, Volume 70, Issue 9, pp 1079–1098

Human Papillomavirus Vaccines

Current Status and Future Prospects


    • Department of Microbiology and Infectious DiseasesRoyal Women’s Hospital
    • Department of Obstetrics and GynaecologyUniversity of Melbourne
  • Jennifer S. Smith
    • Department of Epidemiology, Gillings School of Global Public HealthUniversity of North Carolina
Current Opinion

DOI: 10.2165/10898580-000000000-00000

Cite this article as:
Garland, S.M. & Smith, J.S. Drugs (2010) 70: 1079. doi:10.2165/10898580-000000000-00000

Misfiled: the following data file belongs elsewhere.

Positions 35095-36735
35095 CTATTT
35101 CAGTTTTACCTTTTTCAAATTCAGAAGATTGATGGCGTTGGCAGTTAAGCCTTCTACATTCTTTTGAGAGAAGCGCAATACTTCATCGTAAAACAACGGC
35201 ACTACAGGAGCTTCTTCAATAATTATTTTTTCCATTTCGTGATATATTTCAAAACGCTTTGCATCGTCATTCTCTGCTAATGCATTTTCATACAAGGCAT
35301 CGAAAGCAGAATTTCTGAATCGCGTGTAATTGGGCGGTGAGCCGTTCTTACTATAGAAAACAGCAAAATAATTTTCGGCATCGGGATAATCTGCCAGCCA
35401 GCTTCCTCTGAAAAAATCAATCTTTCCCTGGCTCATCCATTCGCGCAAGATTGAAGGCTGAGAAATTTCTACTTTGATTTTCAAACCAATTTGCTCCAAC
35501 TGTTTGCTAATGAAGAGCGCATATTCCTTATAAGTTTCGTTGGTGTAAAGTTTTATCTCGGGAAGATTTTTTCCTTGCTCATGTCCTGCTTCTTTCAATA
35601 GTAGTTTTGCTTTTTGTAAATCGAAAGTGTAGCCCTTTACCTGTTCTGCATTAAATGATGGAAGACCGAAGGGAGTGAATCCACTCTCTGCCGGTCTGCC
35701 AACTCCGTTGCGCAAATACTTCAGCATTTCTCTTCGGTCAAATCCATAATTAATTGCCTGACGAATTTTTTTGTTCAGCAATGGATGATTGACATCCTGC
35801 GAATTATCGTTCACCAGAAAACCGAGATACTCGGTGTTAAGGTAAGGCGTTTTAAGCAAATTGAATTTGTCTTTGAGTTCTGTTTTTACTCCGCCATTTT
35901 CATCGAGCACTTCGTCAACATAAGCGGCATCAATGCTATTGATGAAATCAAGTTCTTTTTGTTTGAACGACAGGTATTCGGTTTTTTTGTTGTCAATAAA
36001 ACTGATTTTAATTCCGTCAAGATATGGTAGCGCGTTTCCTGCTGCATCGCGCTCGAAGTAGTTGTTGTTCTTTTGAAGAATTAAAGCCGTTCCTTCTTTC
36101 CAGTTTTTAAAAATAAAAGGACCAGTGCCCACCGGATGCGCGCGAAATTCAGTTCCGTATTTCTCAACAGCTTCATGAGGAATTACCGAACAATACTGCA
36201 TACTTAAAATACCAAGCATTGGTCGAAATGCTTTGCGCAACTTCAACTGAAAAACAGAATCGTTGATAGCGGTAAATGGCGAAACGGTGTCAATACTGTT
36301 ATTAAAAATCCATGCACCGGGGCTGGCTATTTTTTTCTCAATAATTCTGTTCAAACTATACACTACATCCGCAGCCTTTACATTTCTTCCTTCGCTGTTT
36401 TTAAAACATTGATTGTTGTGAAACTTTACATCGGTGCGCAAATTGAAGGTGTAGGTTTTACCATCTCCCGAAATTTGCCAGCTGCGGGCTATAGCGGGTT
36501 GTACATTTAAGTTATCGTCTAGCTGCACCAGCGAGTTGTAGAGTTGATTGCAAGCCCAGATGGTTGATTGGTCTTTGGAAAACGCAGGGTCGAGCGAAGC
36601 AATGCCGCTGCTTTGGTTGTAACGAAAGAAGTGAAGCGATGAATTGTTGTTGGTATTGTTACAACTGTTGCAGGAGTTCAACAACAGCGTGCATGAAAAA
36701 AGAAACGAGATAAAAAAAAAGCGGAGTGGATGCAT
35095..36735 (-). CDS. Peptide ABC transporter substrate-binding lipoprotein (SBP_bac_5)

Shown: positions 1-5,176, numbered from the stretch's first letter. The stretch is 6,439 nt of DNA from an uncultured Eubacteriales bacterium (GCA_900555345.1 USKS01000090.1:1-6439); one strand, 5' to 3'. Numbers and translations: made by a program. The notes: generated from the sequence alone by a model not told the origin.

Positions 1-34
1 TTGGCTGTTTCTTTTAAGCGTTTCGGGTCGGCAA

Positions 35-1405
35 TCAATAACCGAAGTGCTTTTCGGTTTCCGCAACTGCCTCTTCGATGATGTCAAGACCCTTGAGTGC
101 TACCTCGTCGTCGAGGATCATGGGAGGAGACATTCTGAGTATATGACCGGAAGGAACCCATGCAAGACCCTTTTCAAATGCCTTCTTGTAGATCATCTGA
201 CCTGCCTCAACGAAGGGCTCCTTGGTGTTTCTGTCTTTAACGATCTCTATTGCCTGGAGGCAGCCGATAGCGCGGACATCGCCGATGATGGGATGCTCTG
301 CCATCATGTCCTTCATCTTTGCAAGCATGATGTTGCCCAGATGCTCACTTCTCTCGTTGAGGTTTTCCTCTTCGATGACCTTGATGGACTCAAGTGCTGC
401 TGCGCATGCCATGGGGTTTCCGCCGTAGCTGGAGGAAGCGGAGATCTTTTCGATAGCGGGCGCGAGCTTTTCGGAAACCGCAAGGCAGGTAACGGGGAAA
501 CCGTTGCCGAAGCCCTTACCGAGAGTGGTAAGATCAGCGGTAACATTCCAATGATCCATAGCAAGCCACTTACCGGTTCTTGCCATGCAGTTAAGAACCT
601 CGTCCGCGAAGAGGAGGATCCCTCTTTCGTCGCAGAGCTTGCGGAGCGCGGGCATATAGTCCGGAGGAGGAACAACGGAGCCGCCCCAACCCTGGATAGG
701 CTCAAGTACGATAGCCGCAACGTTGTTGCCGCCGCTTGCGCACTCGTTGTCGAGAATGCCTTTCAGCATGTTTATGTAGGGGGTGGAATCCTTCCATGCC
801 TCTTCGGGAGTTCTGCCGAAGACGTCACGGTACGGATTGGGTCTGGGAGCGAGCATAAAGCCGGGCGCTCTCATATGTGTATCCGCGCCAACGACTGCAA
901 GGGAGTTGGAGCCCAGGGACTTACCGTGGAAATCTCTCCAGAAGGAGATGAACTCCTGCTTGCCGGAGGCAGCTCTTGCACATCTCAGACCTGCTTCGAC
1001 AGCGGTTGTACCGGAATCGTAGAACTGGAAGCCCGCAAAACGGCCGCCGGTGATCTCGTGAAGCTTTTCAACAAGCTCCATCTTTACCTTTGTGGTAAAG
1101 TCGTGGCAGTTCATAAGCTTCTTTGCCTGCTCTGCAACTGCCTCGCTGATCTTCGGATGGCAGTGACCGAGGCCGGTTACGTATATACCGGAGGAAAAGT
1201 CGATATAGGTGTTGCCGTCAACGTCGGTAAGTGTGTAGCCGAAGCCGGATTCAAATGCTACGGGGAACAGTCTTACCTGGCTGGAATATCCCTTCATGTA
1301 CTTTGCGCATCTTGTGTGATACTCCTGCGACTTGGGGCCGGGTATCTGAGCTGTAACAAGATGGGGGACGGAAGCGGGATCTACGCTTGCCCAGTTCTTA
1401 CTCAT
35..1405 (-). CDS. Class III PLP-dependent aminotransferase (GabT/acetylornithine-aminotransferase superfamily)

Worldwide, cervical cancer is the second most common cancer of women. Less-developed countries bear the greatest burden in terms of morbidity and mortality, largely due to the lack of organized screening programmes. Cervical cancer is the first cancer shown to be caused solely by virological agents: oncogenic genotypes of human papillomavirus (HPV). Two recently developed prophylactic cervical cancer vaccines, which are based on viral-like particle (VLP) technology of HPV, have the capacity to diminish a large proportion of cervical cancer cases worldwide. However, to be successful public health tools, they need to be widely implemented to the appropriate target population, preferably prior to first sexual intercourse. To increase vaccination coverage, national programmes in some countries have also included catch-up vaccination, for a limited time period, to young adult women aged up to 26 years. Despite the excellent efficacy for high-grade dysplasia due to vaccine-related HPV types (near to 100%) and immunogenicity induced against the HPV types 16 and 18 in females naive to those HPV types pre-vaccination, some form of cervical precancer screening will still be necessary. Immunity to HPV is primarily type specific, and thus protection induced by the current generation of vaccines, based on a limited number of HPV VLP types, cannot provide complete protection against all oncogenic HPV types. Both these vaccines translate to protection of cervical cancer in the order of 70–75%, which represents the percentage of invasive cancers attributable to HPV-16 and -18. Challenges to ensuring the successful control of this largely preventable disease include endorsement by governments and policy makers, affordable prices, education at all levels, overcoming barriers to vaccination and continued adherence to screening programmes.

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